Autoethnopathography: 3, Messy Texts

February 7th

The challenge of telling any story truthfully is to be open about which parts of the story will not be told, which perspectives will be left out, which details will be omitted. I have tried, on a few occasions to record every aspect of my subjective experience as I move through an entire day, but I often ‎only manage to write my way through a small segment of morning, thousands of words to describe a seemingly uneventful drive to work, a woman in her car, listening to the radio as the sun comes up over corn fields, felled to jagged stalks in the winter frost, and the fog hugs the mountains like ghosts.

There are always parts of the story that are left out.

(…I am sitting in that old white rocker, with a cigarette between my fingers, typing with my thumbs, holding a phone while the black and white dog walks around down in the yard that we need to clean up, we need to clean up. My hair is mussed and I can see it around my face, brown and gold, a lot of sun this morning, I am not yet old, but my mouth is sour and I don’t feel especially young, or healthy. I remember, this morning, I thought for a moment that I might be getting cagey with this project in an effort to avoid the reality of how much I am still struggling to find my way back to a life in which I can feel at ease, a life that I am able to be myself. I still wonder sometimes if I should, after all, just let it go, tuck it into a seldom-mentioned past, sever that part of myself that believed so heartily, so thoroughly in the beauty of the world, the miracle of story. How can I do that? Why should I do that?)

I flipped through Appendix I, in Carolyn Ellis’ (2004) The Ethnographic I: A Methodological Novel About Autoethnography, which includes a number of lessons and exercises in the context of Ellis’ autoethnographic story about teaching a class on autoethnography. Guidelines for Personal Writing Papers.

“Hmmm, seems to be a lot about coherence here…”

I felt my doubt rise, the increasingly familiar fear that maybe my mind doesn’t work so well as it used to, that I am not as able to think as clearly I could, hold so many different things in mind, communicate with such seeming ease, or – at the very least – less effort than is currently required in simply having an everyday sort of conversation.

Sitting on the old red couch, I made a slightly audible sound of wry amusement – “Heh.” – reading through the guidelines. I could have saved myself a lot of squinting and agonizing, thousands of words, had I read these appendices a few days ago.

30. Think about the ethical issues in doing your project. Protect the identities of your characters, where appropriate. Use pseudonyms when necessary. Get consent if possible. Be aware of ethical issues involved in writing about people who don’t want to be written about. (Ellis, 2004, p. 367)

I don’t think I have admitted that I am scared, that this project intimidates me, challenges me. I don’t know why I am nervous; I guess I know that this project is important, even if I can conceptualize a reality in which this project and the stories that will be told through this project don’t matter at all, not in the slightest. I can imagine a possible world for myself in which I am able to forget what happened, think more slowly, settle into a life of little storytelling.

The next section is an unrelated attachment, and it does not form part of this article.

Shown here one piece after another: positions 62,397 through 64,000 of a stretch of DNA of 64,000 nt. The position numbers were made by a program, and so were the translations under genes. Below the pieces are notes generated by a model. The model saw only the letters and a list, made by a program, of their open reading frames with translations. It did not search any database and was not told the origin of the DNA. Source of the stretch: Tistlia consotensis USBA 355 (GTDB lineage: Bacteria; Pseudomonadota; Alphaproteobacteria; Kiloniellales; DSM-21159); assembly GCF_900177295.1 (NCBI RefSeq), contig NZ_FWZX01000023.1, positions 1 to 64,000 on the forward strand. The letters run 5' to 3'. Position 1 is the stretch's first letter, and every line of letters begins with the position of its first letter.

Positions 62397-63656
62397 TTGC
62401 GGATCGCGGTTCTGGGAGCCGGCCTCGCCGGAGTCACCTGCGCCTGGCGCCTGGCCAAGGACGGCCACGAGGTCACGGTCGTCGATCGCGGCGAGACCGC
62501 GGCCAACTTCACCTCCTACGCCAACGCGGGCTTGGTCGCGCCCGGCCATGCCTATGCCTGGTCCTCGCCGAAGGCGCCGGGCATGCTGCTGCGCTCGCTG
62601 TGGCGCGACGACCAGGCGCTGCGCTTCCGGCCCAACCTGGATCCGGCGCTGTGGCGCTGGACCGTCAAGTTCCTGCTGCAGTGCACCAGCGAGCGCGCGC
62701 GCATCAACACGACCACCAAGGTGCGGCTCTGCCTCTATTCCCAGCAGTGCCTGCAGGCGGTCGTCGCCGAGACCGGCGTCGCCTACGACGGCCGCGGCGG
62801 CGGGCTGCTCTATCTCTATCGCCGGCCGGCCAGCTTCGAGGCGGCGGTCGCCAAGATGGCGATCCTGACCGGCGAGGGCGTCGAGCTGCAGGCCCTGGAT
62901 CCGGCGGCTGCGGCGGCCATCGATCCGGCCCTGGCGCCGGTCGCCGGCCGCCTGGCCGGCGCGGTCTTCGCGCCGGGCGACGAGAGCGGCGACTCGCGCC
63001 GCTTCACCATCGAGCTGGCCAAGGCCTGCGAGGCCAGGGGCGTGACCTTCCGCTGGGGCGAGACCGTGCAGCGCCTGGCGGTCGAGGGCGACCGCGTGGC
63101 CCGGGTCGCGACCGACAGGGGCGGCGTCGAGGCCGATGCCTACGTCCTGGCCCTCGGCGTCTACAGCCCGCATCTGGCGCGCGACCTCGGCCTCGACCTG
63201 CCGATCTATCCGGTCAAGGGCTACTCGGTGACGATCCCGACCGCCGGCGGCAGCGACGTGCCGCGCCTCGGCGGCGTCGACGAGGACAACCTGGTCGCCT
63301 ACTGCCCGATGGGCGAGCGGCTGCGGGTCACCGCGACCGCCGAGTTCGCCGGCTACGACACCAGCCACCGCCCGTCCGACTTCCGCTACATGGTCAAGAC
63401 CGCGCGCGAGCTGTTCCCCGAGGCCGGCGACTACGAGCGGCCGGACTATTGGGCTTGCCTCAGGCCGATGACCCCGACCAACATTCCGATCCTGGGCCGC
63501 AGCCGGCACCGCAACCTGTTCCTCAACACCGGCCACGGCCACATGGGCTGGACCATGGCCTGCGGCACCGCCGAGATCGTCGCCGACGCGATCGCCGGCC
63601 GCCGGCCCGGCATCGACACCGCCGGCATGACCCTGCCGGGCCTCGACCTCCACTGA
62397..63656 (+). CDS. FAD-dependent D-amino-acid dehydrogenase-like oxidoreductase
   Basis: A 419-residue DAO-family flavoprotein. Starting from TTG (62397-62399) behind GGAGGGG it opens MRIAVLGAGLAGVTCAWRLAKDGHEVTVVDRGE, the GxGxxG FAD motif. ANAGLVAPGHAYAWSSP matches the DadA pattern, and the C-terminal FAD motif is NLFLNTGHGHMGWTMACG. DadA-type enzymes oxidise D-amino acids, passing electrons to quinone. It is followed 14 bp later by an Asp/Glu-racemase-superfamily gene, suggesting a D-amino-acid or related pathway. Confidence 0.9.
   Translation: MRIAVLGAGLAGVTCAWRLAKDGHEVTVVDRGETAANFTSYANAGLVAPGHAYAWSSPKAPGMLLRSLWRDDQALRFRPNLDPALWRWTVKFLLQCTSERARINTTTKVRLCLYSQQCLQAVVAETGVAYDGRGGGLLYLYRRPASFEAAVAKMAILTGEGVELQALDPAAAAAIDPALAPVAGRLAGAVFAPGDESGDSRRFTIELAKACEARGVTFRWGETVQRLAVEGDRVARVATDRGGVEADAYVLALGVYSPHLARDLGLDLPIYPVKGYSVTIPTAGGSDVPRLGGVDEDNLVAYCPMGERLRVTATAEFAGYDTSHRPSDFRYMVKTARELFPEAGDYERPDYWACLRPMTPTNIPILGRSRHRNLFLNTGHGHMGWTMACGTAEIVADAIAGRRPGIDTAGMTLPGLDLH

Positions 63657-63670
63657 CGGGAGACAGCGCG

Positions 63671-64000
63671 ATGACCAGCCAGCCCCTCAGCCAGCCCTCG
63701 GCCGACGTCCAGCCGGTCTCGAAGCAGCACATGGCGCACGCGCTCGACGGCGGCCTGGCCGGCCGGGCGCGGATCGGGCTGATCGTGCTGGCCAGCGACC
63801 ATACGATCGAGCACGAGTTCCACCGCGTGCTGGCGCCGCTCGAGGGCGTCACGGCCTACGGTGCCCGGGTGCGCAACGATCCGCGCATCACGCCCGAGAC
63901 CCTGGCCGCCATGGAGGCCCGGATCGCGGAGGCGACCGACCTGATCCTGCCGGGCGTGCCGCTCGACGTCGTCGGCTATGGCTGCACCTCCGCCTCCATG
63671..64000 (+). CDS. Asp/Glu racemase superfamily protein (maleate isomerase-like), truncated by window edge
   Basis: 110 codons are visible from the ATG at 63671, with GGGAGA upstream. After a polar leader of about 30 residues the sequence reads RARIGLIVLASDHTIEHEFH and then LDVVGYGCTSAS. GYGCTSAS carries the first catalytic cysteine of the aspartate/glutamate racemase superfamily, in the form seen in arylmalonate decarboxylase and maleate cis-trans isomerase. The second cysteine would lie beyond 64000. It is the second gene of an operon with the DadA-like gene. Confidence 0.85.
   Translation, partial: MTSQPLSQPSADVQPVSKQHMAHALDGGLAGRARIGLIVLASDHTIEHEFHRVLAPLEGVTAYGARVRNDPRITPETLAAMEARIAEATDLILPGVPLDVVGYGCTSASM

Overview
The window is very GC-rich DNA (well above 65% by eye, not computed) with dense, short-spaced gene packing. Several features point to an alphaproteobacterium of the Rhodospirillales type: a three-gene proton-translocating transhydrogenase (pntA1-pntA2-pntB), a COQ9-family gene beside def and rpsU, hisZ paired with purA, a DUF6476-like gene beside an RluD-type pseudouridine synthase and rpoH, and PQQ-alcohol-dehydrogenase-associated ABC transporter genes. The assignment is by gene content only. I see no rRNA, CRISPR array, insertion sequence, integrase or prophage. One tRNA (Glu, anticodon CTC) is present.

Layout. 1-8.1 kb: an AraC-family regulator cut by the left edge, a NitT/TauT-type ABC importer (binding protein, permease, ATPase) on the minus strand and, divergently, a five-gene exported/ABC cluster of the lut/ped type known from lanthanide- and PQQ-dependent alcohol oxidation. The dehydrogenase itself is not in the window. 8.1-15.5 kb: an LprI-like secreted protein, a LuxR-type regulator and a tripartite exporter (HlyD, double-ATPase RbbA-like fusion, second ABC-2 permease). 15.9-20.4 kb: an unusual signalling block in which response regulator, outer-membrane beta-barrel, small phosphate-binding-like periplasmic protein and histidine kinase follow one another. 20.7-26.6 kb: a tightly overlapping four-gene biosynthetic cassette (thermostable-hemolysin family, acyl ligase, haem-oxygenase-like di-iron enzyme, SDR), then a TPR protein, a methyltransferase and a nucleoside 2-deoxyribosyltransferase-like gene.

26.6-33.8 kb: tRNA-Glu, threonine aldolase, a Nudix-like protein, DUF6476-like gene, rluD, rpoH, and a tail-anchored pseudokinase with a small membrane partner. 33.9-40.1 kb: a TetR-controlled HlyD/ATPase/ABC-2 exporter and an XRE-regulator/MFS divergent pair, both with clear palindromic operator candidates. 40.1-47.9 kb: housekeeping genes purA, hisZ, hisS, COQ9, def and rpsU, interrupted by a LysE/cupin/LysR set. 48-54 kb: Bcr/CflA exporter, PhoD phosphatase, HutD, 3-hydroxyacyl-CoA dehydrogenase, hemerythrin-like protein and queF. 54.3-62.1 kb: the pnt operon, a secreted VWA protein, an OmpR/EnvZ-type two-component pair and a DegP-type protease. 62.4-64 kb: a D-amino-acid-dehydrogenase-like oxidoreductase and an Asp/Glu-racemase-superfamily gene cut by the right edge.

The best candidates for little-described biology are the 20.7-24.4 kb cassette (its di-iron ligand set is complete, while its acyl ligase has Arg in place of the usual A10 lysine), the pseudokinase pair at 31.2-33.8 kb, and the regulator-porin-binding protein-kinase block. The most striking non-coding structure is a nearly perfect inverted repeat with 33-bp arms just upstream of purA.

It would not, at this point, take much for me to disappear entirely from the consciousness of the networks that I am a part of, become an only occasionally remembered figment, a partial self, poorly recalled, confused with other people who had come around for a while, people who had been momentary bright spots in a constellation, folks who had faded after a few seasons, disappeared.

I could just work at my job as a peer in a state-funded recovery education center in the western region of a southern state, over in the mountains, and spend time with my kids, only talk with family and work on learning how to make better hats, paint pictures and know that I don’t need to post them on Facebook in order to prove my existence.

I know that I don’t have to do this project. I don’t even need to finish my degree. It’s just something that seems like it would not be a particularly terrible thing to do, something that might be useful and offer some resolution to my heretofore unending status as a graduate school drop-out. It wouldn’t be particularly bizarre for me to accept that I could not/did not finish my degree, that I tried multiple times, but that it just didn’t happen; I just couldn’t do it. I dropped out of highschool, too, after genuinely trying to tolerate it and to learn something that I couldn’t learn anywhere else, other than how to put up with daily aggressions and assaults upon one’s consciousness, body, and senses.

I think that I will be able to finish this degree, if only because autoethnography exists.

Today, I picked up the copy of Denzin’s (2014) Interpretive Autoethnography, and found myself on page 39, which includes the following passage:

“A deconstructive autoethnography problematizes the writer’s authority and all-knowing presence in the text, We seek de-authorizing devices, such as messy texts, shifting counter-voices, voices talking over or past one another, split texts, stuttering voices, repetitions, silences, mimicry, exaggerations, mischief-making talk that disrupts and disguises itself.”

“Well,” I thought, “thank god for that.”